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Tahir2008

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Confused about SBS 2011 Premium

Hi,

I was wondering if someone could assist me and clarify a couple of questions I have with regards to SBS, additional servers and Premium Add-on.

I am looking at having SBS 2011 Standard installed on my network but also have 2 additional servers which can run SBS 2008 or SBS 2003 and need to be connected to the SBS environment, I am not sure at present if the software that needs to run on these servers can run on a standard Windows 7 OS.

Can I buy SBS 2011 Standard and connect these additional servers to the SBS network as servers without the need for the premium add-on?

I have been told that the SBS Premium Licences are just for the SQL side of things?

I have also been told that I will need remote user CAL's to allow the users to logon to the server. My question here is would my users be able to use their existing SBS CAL's and logon to the SBS server via RWW as normal? Would I need only the premium CAL's to allow anyone to RDP to the additional two servers? And would I only need 2 premium CAL's?

Sorry about the confusing post I thought I understood it all but have just been confused further by different suppliers and now am unsure what is right and what is wrong.

Thanks again
Avatar of Rob Williams
Rob Williams
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Firstly you can only have one SBS server on a network segment.  If they are in the same domain all 2003 SBS servers will start automatically shutting itself down after 7 days and SBS 2008/2011 after 21.  You cannot join an SBS server to a domain other than a migration and then remove the SBS from which you migrated.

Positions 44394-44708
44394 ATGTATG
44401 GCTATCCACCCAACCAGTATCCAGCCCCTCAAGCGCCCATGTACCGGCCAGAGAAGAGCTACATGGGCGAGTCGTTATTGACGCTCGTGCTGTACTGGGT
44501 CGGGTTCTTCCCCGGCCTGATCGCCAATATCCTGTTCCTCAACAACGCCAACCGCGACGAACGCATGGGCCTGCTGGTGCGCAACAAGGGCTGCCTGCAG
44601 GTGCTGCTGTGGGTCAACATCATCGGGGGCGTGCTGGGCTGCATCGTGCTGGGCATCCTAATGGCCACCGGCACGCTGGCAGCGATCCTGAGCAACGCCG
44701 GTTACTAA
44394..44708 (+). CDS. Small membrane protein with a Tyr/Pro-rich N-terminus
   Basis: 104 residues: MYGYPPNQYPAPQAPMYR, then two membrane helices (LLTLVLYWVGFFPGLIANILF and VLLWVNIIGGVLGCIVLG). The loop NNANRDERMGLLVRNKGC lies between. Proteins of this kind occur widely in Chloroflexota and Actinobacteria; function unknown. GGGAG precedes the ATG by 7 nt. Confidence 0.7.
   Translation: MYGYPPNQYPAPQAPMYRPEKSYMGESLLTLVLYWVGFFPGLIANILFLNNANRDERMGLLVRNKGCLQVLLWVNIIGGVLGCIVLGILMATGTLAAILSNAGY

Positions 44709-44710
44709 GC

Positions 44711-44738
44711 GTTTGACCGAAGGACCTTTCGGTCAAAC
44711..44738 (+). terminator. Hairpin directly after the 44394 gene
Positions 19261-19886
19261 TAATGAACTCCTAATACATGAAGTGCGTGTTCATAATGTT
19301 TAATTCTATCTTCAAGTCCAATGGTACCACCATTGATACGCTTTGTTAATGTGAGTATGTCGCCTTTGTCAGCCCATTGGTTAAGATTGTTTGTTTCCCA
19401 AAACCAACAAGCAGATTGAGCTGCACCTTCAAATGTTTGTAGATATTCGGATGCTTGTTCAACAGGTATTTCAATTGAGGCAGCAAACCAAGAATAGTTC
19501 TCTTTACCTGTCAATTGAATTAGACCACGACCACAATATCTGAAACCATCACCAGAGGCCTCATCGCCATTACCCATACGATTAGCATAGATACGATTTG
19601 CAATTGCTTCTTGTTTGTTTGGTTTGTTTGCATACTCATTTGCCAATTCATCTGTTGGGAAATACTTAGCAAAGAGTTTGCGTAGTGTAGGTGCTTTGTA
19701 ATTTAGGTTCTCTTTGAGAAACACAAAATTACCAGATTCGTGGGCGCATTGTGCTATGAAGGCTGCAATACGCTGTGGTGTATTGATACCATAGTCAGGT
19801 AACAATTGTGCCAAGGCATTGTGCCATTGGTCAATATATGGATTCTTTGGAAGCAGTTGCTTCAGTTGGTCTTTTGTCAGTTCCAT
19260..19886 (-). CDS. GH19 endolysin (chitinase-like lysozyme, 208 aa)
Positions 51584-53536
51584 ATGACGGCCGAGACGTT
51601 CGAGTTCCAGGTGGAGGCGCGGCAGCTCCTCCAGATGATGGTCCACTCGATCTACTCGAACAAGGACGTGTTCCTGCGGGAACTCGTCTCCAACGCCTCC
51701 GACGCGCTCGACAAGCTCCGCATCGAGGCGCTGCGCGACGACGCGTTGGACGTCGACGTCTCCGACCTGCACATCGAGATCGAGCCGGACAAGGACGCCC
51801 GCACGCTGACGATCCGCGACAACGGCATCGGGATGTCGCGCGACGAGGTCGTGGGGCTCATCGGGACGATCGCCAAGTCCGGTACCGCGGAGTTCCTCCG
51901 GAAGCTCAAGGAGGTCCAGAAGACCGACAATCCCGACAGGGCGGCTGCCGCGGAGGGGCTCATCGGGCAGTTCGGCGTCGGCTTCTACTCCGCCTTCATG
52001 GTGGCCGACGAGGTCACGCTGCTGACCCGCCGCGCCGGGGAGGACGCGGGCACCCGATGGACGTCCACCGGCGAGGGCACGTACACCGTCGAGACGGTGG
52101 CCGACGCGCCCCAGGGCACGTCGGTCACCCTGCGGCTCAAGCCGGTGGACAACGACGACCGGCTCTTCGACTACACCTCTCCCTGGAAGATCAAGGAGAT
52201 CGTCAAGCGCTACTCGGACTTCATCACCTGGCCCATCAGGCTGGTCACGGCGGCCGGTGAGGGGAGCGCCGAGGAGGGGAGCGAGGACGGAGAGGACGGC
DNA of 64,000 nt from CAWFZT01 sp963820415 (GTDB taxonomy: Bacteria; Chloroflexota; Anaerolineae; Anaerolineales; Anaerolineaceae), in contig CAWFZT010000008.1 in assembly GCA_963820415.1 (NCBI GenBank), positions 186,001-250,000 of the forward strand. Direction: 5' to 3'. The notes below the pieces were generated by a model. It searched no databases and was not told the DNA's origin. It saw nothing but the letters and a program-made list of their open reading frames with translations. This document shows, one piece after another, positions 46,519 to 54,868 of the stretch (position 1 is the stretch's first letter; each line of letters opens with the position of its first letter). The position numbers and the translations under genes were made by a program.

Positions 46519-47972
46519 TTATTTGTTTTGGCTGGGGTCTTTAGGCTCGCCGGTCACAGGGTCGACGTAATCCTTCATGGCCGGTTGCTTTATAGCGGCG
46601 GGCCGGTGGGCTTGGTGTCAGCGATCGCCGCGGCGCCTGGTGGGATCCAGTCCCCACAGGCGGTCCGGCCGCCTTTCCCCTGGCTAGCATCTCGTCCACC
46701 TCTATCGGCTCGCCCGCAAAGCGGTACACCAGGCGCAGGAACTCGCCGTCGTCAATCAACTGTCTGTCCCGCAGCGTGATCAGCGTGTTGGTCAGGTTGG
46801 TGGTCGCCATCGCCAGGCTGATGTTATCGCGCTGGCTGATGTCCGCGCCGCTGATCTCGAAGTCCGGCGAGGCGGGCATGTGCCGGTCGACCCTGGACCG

It is possible to have them on the same network segment if they are not in the same domain, DHCP isdisabled, and DNS configured appropriately, but they will not support trusts and it is a nightmare.

If you have a DC and CAL's users can acess other servers of the same year or older, but they need new CAL's to access newer servers.

No SBS supports terminal services for remote users to run applications, it is only for 2 admin accounts for server management.

Remote users need a PC or Terminal Server (RDS server) to whih they connect and RDS CAL's

Accessing SQL requires SQL CAL's or in the case of the SBS Premium additon Premium add-on CAL's if running SQL.

Sounds like you want Server 2012 standard which you can add to an SBS domain, and then purchase 2012 user CAL's and if users need to run applications on that server, RDS CAL's.
Avatar of Tahir2008
Tahir2008

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Hi,

Yes I was aware that a SBS Server becomes the primary DC and takes over all FSMO roles within the domain. I also did hear about the shutting down issue if you connected another SBS server onto the same network unless it was for a migration. Your reply has verified my understanding in this regard, didn't know you had 21 days for 200/2011 though, thought it was still 7 days.